Elizabeth has spent her whole career studying why America’s middle class is getting hollowed out. Starting in the early 2000s, she started ringing the bell that a financial crash was coming—but Washington didn’t listen.
During the 2008 financial crisis, Democratic Majority Leader Harry Reid asked Elizabeth to serve as Chair of the Congressional panel responsible for oversight of the Wall Street bailout. There she fought to protect taxpayers and hold Wall Street accountable.
Elizabeth came up with the idea for a new federal agency dedicated to protecting American consumers. Even though she wasn’t even in Congress at the time, she fought for the agency, built public support for it, and Barack Obama signed it into law in 2010. She then helped build the agency up from scratch. Now that agency, the Consumer Financial Protection Bureau, has returned $12 billion directly to consumers scammed by financial institutions.
After being elected to the Senate, Elizabeth worked to hold corporate CEOs accountable when their companies cheated American families. After Wells Fargo was caught opening up millions of fake accounts and costing customers millions of dollars in fees, she called out then-CEO John Stumpf’s gutless leadership and told him he should be fired to his face. Shortly after, Stumpf resigned and agreed to surrender $41 million in stock and salary.
When Wells Fargo elevated longtime senior executive Tim Sloan to replace Stumpf, she told Sloan he should be fired for his role in enabling and covering up the fake-accounts scam. For years, she pressured federal regulators, urging Sloan’s dismissal, until Sloan recently “retired.” Elizabeth also successfully pressured the Federal Reserve to push out several Wells Fargo board members who were responsible for failing to prevent its fake accounts scam.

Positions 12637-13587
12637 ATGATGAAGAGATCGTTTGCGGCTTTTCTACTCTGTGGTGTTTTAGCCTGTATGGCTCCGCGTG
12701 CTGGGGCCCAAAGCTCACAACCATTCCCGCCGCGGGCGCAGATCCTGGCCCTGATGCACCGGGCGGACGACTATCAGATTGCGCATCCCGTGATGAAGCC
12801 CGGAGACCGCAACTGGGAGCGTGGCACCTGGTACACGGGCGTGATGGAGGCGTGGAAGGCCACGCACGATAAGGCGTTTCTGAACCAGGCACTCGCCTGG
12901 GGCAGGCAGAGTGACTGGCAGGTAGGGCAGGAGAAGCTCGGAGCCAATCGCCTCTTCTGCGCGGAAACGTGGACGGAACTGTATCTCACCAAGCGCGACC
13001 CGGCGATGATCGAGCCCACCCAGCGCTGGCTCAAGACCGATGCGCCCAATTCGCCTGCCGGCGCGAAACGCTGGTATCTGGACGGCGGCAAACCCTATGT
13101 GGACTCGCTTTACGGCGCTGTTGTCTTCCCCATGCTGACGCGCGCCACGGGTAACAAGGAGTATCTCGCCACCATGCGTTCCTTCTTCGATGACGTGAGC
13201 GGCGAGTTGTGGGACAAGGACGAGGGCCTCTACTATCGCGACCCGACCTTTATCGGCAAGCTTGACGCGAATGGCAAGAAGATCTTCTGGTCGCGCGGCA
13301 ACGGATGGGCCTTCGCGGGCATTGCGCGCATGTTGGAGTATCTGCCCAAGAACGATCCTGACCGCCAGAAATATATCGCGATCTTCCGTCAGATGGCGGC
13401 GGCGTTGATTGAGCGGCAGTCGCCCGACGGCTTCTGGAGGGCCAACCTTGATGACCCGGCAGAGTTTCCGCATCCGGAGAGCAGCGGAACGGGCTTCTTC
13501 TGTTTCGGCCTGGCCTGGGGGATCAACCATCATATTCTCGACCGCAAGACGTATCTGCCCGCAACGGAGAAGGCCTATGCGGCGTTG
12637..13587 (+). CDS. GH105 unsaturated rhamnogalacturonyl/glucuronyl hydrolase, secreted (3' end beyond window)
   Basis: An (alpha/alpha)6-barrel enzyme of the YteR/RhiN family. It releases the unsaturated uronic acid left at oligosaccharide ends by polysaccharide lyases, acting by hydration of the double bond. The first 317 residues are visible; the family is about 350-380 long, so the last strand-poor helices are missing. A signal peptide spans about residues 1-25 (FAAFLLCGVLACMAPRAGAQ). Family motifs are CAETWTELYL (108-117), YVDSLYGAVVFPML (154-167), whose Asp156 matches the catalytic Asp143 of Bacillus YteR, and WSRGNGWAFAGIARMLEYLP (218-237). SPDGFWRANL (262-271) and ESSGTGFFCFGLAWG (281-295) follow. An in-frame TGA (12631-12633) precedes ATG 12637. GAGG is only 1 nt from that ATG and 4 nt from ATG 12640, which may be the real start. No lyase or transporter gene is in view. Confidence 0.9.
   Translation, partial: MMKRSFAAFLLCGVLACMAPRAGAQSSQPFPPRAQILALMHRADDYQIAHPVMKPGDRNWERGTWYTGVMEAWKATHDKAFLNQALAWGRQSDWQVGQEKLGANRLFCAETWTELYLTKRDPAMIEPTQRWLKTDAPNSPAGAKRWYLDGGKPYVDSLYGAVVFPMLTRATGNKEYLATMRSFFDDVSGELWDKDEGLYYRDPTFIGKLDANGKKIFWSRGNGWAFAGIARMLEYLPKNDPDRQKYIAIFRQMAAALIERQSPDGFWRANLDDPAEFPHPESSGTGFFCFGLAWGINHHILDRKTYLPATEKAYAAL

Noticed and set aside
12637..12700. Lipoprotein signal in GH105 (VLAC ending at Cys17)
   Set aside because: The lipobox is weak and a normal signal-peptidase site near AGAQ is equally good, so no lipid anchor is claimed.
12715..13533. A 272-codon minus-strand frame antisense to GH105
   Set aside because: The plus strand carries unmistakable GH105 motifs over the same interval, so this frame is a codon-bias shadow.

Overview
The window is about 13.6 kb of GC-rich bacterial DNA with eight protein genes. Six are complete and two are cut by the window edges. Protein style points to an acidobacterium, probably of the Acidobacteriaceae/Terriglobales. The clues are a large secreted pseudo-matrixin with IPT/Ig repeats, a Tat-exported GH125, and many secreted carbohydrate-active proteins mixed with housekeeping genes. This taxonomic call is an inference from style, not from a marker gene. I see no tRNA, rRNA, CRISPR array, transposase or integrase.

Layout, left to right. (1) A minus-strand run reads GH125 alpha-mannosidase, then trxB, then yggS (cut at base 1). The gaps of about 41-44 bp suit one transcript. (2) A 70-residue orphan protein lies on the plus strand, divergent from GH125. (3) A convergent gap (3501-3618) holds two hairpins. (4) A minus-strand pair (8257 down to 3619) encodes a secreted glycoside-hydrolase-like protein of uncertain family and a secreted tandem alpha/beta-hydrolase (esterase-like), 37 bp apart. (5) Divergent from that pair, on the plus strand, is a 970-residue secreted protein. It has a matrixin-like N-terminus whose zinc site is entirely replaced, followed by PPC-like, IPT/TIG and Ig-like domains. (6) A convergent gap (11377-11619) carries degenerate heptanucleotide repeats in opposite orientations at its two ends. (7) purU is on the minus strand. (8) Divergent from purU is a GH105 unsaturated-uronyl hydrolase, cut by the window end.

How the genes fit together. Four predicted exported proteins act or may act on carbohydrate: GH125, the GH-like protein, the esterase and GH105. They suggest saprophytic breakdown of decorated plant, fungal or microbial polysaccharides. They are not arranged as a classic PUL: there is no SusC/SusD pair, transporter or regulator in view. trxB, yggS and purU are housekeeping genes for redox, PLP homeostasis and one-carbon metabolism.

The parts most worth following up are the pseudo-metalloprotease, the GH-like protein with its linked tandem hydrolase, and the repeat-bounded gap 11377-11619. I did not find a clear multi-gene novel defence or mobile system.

Elizabeth also fought to protect consumers in the wake of the massive data breach at Equifax, which compromised personal information on more than 145 million Americans. She launched a five-month investigation into the Equifax breach, which revealed that Equifax had not fully disclosed the types of information that had been compromised in the breach. And she introduced legislation to ensure that companies like Equifax would pay significant, automatic penalties if they let personal information get stolen again.
Elizabeth also has bold plans to fundamentally transform the role of the financial industry in our economy. Her plan to End Wall Street’s Stranglehold on Our Economy includes a 21st Century Glass-Steagall Act that breaks up the big banks and re-establishes the wall between commercial and investment banking to make our financial system more stable and secure. It overhauls the private equity industry so that Wall Street executives can’t bleed companies dry and walk away with millions while workers lose their jobs. And it imposes tough new executive compensation rules to discourage needless speculation and encourage productive investments.